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Thursday, June 24, 1999 Published at 17:36 GMT 18:36 UK

Business: The Economy

Russia's struggle with debt

President Yeltsin has tried to steer Russia away from a fresh crisis

The Russian bear is waiting with baited breath to learn its economic fate.

Faced with enormous foreign debts and with no funds on which to draw, it has done its utmost to claw back extra time in which to make payments.

If it fails to appease its creditors, the already troubled Russian economy could face total meltdown.

[ image: Russia could be forced to print more money]
Russia could be forced to print more money
The only alternatives would be to pay up - at the expense of miners, teachers and nurses - or use up remaining hard-currency reserves and watch hyper-inflation take off, as it did when the USSR collapsed in 1991. Printing more money would not help, either.

Russia owes foreign banks and governments some $140bn (£86bn), including $100bn that dates back to the Soviet era, which it has inherited. The rest has been borrowed since then.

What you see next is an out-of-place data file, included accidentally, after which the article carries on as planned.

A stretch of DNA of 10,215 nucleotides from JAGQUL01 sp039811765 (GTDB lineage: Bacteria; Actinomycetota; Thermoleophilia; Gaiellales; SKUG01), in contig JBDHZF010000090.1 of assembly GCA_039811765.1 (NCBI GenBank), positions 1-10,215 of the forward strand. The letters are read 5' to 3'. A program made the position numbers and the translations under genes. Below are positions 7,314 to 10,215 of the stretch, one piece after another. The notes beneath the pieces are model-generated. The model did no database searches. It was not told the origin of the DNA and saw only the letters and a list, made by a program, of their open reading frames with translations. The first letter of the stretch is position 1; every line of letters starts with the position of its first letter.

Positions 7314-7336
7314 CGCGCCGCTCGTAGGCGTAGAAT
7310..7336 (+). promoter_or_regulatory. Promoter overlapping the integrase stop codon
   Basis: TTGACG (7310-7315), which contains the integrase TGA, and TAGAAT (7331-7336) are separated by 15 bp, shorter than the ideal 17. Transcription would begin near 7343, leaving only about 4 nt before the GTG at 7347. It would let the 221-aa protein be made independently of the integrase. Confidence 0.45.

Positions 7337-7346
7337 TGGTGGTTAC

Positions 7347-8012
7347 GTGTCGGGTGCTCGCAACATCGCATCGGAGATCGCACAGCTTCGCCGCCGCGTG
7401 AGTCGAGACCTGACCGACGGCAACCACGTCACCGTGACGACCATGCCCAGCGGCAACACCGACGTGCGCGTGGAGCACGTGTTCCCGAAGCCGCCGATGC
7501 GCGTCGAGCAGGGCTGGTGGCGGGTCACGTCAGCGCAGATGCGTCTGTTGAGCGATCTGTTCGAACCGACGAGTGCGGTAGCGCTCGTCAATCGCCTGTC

Payments due this year already amount to $17.5bn - nearly as much as its tax revenues.

Boris Yeltsin's government says the Soviet debt is an unfair burden on the economy of the new Russia and has tried to negotiate flexible conditions on repayment.

The creditors - of old and new debt alike - include both foreign banks and foreign governments, who negotiate in different groups. And asking for favours all round is hardly a comfortable situation for a once-mighty nation.

Leaders so much wanted to be in the West's good books that they made every effort to help settle the Kosovo crisis.